Pandemic accelerates digital transformations: Survey

Three-quarters of execs prioritizing cybersecurity

Pandemic accelerates digital transformations: Survey
Over the next two years, employers’ prioritization of AI technology will increase by 20 percentage points, finds a survey.

Nearly six in 10 organizations have accelerated their digital transformations due to the COVID-19 pandemic.

With that change, traditional and perceived barriers such as technology immaturity and employee opposition to change have fallen away, according to an IBM survey.

In fact, 66 per cent of executives surveyed say they have completed initiatives that previously encountered resistance.

Almost half (48 per cent) of Canadian businesses said they were unprepared for the immediate technological changes necessitated by COVID-19, according to a survey in July.

Over the next two years, employers’ prioritization of AI technology will increase by 20 percentage points. Sixty per cent of executives say they have accelerated process automation, and many will increasingly apply automation across all business functions, finds the IBM survey of more than 3,800 C-suite executives in 20 countries.

Also, 76 per cent of executives plan to prioritize cybersecurity – twice as many as deploy the technology today.

Employers report that cybersecurity (35 per cent) is now the most in-demand technology skill in the world, according to a report by the Harvey Nash Group and KPMG.

Overcoming hurdles

However, hurdles remain, such as organizational complexity, inadequate skills and employee burnout, both today and in the next two years.

Plus, there is a significant disconnect when it comes to how effective leaders and employees believe companies have been in addressing these gaps, says IBM.

Nearly three-quarters (74 per cent) of executives believe they have been helping their employees learn the skills needed to work in a new way, but just 38 per cent of employees agree.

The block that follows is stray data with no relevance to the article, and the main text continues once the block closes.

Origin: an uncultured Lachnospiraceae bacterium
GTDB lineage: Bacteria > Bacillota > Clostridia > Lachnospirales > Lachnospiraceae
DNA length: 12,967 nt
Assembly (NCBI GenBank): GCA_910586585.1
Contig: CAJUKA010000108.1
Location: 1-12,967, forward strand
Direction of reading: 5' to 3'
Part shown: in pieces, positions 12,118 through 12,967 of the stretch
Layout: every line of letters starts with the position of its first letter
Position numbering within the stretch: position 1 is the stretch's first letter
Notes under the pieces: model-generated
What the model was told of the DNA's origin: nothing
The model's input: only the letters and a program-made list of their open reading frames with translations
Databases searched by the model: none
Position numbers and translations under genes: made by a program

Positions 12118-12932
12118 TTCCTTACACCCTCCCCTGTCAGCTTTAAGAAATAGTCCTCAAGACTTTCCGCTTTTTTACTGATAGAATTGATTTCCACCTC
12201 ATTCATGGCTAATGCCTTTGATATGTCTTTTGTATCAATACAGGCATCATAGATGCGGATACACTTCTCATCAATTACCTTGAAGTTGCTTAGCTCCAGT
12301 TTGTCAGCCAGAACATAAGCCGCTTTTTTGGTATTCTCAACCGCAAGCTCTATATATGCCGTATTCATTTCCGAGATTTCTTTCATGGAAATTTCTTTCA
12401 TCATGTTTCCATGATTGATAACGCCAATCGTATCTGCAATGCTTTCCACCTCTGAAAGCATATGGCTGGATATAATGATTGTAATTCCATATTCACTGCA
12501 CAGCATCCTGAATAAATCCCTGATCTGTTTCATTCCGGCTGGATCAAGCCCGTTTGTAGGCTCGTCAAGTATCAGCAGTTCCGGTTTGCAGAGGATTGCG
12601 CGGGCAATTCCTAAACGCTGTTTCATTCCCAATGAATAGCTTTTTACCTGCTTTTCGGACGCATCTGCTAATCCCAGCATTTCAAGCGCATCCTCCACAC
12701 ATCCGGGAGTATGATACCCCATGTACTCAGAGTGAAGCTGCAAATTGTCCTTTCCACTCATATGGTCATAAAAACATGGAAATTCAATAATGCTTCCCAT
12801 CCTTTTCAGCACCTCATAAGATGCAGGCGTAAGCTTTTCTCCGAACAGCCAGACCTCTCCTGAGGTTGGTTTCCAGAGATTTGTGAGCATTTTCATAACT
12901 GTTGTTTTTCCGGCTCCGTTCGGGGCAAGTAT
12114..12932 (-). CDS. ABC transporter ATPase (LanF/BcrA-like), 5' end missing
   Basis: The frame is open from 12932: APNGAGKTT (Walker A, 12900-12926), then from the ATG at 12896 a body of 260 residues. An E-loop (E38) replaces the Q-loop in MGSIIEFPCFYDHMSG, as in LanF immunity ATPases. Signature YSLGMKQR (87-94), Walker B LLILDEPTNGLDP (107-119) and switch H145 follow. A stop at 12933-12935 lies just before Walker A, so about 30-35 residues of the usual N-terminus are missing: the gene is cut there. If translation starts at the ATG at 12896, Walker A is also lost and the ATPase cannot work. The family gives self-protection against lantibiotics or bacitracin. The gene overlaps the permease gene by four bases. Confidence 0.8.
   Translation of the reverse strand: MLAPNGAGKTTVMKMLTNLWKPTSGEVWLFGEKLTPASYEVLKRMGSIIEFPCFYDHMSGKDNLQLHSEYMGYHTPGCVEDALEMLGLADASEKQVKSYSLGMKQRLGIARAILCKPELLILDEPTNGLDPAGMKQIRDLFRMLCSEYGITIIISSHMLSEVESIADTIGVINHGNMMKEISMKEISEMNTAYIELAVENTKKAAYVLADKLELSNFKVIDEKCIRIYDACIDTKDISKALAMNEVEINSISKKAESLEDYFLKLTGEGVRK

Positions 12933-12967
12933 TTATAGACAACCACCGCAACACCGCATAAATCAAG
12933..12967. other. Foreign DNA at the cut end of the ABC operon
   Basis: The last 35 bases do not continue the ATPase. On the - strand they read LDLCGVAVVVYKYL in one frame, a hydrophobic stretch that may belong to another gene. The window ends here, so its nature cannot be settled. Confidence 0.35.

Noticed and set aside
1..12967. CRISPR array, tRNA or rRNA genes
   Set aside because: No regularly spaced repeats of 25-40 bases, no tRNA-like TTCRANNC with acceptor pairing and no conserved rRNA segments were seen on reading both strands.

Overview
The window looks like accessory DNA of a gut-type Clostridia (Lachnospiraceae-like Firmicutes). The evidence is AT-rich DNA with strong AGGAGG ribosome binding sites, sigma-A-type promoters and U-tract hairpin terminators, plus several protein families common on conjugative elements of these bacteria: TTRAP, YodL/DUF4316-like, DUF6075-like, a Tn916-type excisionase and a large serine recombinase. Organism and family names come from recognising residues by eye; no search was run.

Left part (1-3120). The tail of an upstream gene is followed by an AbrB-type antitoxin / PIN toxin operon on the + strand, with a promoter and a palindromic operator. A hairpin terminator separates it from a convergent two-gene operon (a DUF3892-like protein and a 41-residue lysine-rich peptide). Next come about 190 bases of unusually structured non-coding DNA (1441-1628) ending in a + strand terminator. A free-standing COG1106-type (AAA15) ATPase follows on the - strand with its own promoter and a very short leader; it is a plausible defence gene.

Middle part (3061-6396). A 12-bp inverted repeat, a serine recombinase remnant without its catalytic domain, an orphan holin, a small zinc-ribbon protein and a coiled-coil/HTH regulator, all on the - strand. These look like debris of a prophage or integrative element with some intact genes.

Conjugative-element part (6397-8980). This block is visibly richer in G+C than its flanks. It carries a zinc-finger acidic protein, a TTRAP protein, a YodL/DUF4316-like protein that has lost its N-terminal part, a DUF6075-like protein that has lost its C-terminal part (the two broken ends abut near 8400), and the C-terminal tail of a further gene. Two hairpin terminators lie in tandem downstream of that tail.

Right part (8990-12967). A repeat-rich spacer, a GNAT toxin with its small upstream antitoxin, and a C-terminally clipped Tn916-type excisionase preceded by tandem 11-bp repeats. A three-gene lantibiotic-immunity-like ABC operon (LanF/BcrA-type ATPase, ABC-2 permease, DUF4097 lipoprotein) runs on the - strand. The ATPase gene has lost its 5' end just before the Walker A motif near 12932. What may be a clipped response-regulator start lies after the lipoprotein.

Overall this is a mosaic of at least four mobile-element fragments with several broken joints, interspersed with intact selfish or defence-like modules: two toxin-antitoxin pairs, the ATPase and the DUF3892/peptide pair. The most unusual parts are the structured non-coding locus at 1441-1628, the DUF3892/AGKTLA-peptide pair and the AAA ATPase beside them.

Also, 80 per cent of executives say that they are supporting the physical and emotional health of their workforce, while just 46 per cent of employees feel that support.

"For many, the pandemic has knocked down previous barriers to digital transformation, and leaders are increasingly relying on technology for mission-critical aspects of their enterprise operations," says Mark Foster, senior vice president of IBM Services. "But looking ahead, leaders need to redouble their focus on their people as well as the workflows and technology infrastructure that enable them – we can't underestimate the power of empathetic leadership to drive employees' confidence, effectiveness and well-being amid disruption."

Randstad also talks about the importance of human touch in talent management:

“In today’s tech-driven society, we believe it is the human touch in talent management that creates the greatest value for organizations. Tools enable the people who regularly interact with job applicants, employees and contingent workers to focus on nurturing and personalization. Recruiters, hiring managers and talent advisors can spend their time deepening relationships with talent instead of tactical tasks such as scheduling shifts or sourcing candidates.”

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